Updated: June 27, 2012 at 12:00 am
“OH DEAR GOD.... this is terrifying.”
That short post on Twitter captured the fear and horror that engulfed Colorado Springs on Tuesday as the erratic, fast-moving Waldo Canyon fire leapt into the western edges of the city, destroyed dozens of homes in Mountain Shadows — including the historic Flying W Ranch — and forced the evacuation of tens of thousands of people in the northwest quadrant of the city.
“This is a firestorm of epic proportions,” Colorado Springs Fire Chief Rich Brown said during an evening news conference.
As flames shot up on the eastern face of the mountains, people ran to office building windows, pulled their cars to the side of the road and stopped on sidewalks to absorb the tragedy unfolding before them. Twitter was flooded with expressions of sadness and terror. Cellphone lines were overwhelmed.
No injuries or fatalities have been reported.
“My city is burning,” one resident lamented.
Officials in charge of fighting the fire said it was too early to pinpoint how many homes were destroyed, but starting in the late afternoon, police and fire scanners were filled with tales of multiple homes burning at a time. Firefighters went into “triage” mode, going past homes that were beyond help to save those that could be saved.
“We can’t save this one structure, but we’re going to save everything around it,” one firefighter vowed on the fire department radio.
Coincidentally, the flames exploded as officials in charge of fighting the fire held an afternoon news conference to discuss their tactics and their concerns over the fire’s rapid spread north around the Queen’s Canyon area. The briefing was interrupted with a stark, horrifying announcement: Everyone in Mountain Shadows and Peregrine needed to evacuate immediately.
“This has been a very bad day,” Mayor Steve Bach said.
“That fire exploded. Many of you were here when it happened. I was here,” he said. “It exploded far beyond what could have been predicted.”
And the evacuation boundaries kept spreading: into Pinon Valley and up to the Air Force Academy, to the point where it included virtually all areas north of West Fillmore Street and west of Interstate 25, north to the air Force Academy property. The Air Force Academy also evacuated its two residential areas, Douglass Valley and Pine Valley. In the late evening, Kissing Camels and Holland Park were put under a mandatory evacuation.
With the fire bearing down near Mountain Shadows, the mass evacuation of that neighborhood, as well as Peregrine, Rockrimmon, Pinon Valley and others, created massive traffic jams. Officials had to alter the flow of traffic along Woodmen Road and shut down a portion of I-25.
“Even as I got out, I couldn’t count the number of fires on the hillside,” said City Council President Scott Hente, who believes his Mountain Shadows home was destroyed. “All I saw was the whole hill on fire and you could see it start to move down and I couldn’t look at it at that point. We just drove out.”
Officials estimate that 32,000 people have been displaced by the fire, including those who were evacuated earlier in the week.
The Pikes Peak Chapter of the American Red Cross opened up two more shelters — one at Lewis-Palmer High School in Monument and another at the southeast branch of the YMCA — bringing the total in the area to four, with beds for up to 750 people. Counselors were also on hand at the shelter at Cheyenne Mountain High School.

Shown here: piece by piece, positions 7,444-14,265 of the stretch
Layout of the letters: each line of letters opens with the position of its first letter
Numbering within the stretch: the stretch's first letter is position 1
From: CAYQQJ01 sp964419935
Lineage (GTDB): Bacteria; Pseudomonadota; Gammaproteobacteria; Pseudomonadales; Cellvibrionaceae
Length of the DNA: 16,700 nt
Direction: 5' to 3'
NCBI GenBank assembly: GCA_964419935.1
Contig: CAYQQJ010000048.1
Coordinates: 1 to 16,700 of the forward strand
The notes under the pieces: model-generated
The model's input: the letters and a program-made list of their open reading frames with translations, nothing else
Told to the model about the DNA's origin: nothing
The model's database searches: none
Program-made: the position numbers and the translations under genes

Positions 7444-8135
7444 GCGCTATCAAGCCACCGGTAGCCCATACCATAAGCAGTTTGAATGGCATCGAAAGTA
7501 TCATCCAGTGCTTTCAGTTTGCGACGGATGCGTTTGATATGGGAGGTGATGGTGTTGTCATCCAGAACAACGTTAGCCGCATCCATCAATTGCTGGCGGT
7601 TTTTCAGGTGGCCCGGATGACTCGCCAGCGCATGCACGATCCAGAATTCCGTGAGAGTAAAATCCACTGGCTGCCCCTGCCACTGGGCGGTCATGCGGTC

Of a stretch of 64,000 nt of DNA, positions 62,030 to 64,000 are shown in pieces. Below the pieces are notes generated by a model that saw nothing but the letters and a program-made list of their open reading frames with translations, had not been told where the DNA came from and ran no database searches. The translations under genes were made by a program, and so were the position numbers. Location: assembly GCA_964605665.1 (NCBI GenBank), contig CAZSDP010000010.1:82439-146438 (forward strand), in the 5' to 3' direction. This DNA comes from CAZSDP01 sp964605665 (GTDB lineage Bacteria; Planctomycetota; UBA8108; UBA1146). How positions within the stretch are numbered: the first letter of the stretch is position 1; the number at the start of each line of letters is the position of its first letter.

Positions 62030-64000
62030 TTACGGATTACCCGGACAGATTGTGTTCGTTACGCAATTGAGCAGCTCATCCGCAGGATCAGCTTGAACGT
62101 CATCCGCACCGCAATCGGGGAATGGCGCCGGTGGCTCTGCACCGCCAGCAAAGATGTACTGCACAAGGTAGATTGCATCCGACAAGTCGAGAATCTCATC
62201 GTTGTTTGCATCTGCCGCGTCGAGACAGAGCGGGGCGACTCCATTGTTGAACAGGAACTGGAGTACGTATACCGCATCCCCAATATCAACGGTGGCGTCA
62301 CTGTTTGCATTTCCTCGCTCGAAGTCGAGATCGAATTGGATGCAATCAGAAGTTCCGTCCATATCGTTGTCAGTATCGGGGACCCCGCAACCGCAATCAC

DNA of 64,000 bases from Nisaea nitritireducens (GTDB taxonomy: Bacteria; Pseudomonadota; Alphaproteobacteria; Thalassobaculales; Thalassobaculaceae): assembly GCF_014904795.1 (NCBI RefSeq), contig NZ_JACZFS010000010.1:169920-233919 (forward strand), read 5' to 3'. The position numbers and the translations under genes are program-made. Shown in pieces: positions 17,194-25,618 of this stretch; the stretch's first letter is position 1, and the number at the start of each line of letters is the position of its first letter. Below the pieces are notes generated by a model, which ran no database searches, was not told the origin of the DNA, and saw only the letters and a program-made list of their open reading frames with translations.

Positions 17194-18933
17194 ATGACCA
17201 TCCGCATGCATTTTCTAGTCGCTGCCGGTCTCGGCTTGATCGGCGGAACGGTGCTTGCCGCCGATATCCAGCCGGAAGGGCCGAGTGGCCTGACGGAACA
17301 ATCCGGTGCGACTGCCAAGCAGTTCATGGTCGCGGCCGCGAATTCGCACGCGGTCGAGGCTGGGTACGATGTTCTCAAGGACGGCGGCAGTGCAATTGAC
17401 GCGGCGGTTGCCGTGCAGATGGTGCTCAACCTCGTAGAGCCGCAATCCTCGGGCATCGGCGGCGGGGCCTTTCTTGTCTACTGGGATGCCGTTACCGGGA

At the Southeast Y, about 15 people were in the shelter about 9:30 p.m. John Hobson crammed as much of his home into the trunk of his hatchback as he could. He was evacuated from his home in the sliver of Mountain Shadows that was cleared out on Saturday, and he’s been staying with a friend. On Tuesday, he was able to briefly return to his home before he was evacuated a second time with flames glowing nearby.
“Seeing where that fire was and knowing where my house was, I’m sure it burned to the ground,” he said.
Gov. John Hickenlooper landed at Coronado High School after a media briefing on the Waldo Canyon fire late Tuesday night.
He said looking down on the fire from the air was like looking at a military invasion.
“It was almost like looking at the worst movie set you could imagine,” he said. “You could see exactly where the fire came down. All the bright spots, as you got closer, you saw they were people’s homes. They weren’t trees on fire. They were people’s homes, burned to the ground, block after block. It’s almost surreal. It’s nothing I’ve ever seen before.”
Although the fire has been burning since Saturday and has threatened homes near Cedar Heights, few people expected it to explode as it did. Fueled by 65 mph winds in a scorching heat, the fire jumped containment lines firefighters said were the best hope for keeping the fire at bay. Bach said fire officials were “stunned.”
“We had a very difficult day with the weather and wind conditions,” said incident commander Rich Harvey. “The fire breached primary and secondary containment lines.”
C-130s made some passes early in the day, but as the fire exploded, the heavy smoke prevented them from flying. Brown also said there had been “generous offers” of help from the military, but there would be a learning curve involved because they’d have to be trained.
As of 10:30 p.m., the fire was estimated to have burned 6,500 acres, but officials expect the number to grow once infrared imaging is conducted overnight. There’s also a flood watch in effect for the area, with the potential of heavy rainfall hitting the burn scar area Wednesday afternoon and evening, the National Weather Service said.
It would simply add to the misery of a miserable situation, but Hente believes the community will come through.
“This could possibly be one of the worst disasters in the history of Colorado Springs,” he Hente. “We’re a great community. We’ll survive this. We’ll get out of this.”